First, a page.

In a rather ironic sign of how much the Russian opposition movement that has emerged in recent months has forever changed the country's politics, many considered the latest anti-Putin protest, held on Saturday in downtown Moscow, a disappointment. That is, the rally—meant to publicize evidence of electoral fraud from the previous weekend's vote and to call for people to engage with the small-bore building of a new Russian civil society—drew around 15,000 people or so; indeed, far less than the 100,000 people that had gathered for protests in December and January.
For much of the Putin era, when Russia's earnest, admirable, but largely ignored opposition activists would try to put together a protest, a few hundred people would show up. The fact that some on the Novy Arbat on Saturday bemoaned that 20,000 and not 100,000 people had come out to express their dissatisfaction with the Putin regime shows how dramatically the country's political and social order has changed in the last three months.
And those changes are unlikely to be undone: despite Vladimir Putin's return to the presidency and the likely end, at least for now, of large-scale street demonstrations, the events of the last several months have showed the country's urban, professional class that politics is less of a distant, pointless game than they once thought, and that the Putin system may be more malleable and less omnipotent than many once feared. Now the question is whether the opposition can harness the energy and optimism of the last several months for the much more mundane, often anonymous work of building up the kind of civic architecture that could one day present an alternative to Putinism.
To be sure, nearly all of those involved in planning the protests that have erupted since December agree that a certain cycle has come to a close. For a piece for Foreign Affairs this week, Boris Akunin, a popular author of detective fiction who has emerged as a sort of moral conscience of the Russian opposition, told me that "the three-month euphoria" is over, along with "any illusion that this regime could be changed by peaceful protest alone."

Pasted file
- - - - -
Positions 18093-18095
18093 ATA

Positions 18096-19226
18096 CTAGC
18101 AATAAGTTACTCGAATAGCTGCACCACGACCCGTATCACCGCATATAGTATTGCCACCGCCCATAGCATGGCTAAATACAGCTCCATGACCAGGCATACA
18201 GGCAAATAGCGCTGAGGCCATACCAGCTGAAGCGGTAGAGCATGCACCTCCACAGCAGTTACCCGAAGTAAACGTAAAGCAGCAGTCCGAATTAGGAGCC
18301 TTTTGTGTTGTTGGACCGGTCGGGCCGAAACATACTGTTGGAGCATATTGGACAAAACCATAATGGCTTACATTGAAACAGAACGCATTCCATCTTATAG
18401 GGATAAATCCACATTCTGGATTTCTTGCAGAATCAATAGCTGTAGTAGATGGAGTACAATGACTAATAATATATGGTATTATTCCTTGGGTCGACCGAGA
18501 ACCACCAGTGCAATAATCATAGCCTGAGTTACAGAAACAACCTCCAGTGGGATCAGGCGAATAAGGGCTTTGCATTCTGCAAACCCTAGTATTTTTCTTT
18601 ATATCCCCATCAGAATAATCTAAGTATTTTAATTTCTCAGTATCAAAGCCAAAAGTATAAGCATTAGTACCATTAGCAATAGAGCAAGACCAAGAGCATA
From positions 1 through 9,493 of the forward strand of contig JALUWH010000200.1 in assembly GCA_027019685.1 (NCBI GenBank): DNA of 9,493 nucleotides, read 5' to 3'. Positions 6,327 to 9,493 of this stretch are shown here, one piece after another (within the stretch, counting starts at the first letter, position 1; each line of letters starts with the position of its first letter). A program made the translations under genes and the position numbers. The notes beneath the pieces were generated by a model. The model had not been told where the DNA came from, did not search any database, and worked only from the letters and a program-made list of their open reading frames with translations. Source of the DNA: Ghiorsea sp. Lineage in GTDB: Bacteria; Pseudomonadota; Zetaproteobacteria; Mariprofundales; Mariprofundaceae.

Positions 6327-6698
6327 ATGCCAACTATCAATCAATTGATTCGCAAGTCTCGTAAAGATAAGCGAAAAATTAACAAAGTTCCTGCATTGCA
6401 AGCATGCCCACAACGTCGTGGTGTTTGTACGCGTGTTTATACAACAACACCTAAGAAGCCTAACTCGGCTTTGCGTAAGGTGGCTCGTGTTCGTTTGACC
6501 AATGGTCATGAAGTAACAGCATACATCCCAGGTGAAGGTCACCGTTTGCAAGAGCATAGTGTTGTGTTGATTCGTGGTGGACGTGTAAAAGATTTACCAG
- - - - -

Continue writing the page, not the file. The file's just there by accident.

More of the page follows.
As such, the main attractions at Saturday's protest were not the high-profile leaders of the anti-Putin opposition who have played big roles at earlier demonstrations. Indeed, Alexei Navalny, the blogger and anti-corruption activist is perhaps the anti-Putin crowd's biggest star, watched the afternoon's speeches from the middle of the crowd. (As the protest was getting underway, he wrote on Twitter, "Down below, among the people, is cooler than on stage.")
Instead, much of the day's attention was on those everyday Russians who had volunteered to be election monitors at last Sunday's vote and told of what they had witnessed. As I heard one observer from northwest Moscow tell the crowd, "There were so many carousels"—a reference to a ballot stuffing technique in which buses take hired voters around and around to multiple polling places—"that I thought I was in a theme park." (For more on the level of falsification in the presidential election and how it differed in kind and scale from that in the December parliamentary elections, see my earlier Foreign Affairs article.)
Perhaps the group that got the most applause was made of up those who had run for—and won—seats on Moscow's various neighborhood councils. That latter group included Vera Kichanova, a 20-year-old journalism student, and Maxim Katz, a 27-year-old, shaggy-haired entrepreneur who says he makes his money from poker. The idea, as many in the opposition's leadership now see it, is to focus attention on Moscow, to make the capital a sort of petri dish for piecemeal democratic and civic change, with the hope that such fine-grained attention on local regulations, courts, and municipal decision-making can create the foundation for a new form of Russian public life that could one day be grafted on to the country as a whole.
That's not to say that those who came out to protest in recent months—the hundreds of thousands in the crowd and the organizers on stage—have completely diverted their attention from Putin himself. The goal, as I heard it explained many times on Saturday, is to still remove Putin from power and sweep away the corrupt, cynical system over which he presides. But now there is a growing understanding that that may be accomplished not by the mass politics of the street but by the quieter politics of individual neighborhoods. The answer to how long Putin can hold on, Akunin told me, depends "on the maturity of civil society and its ability to self organize."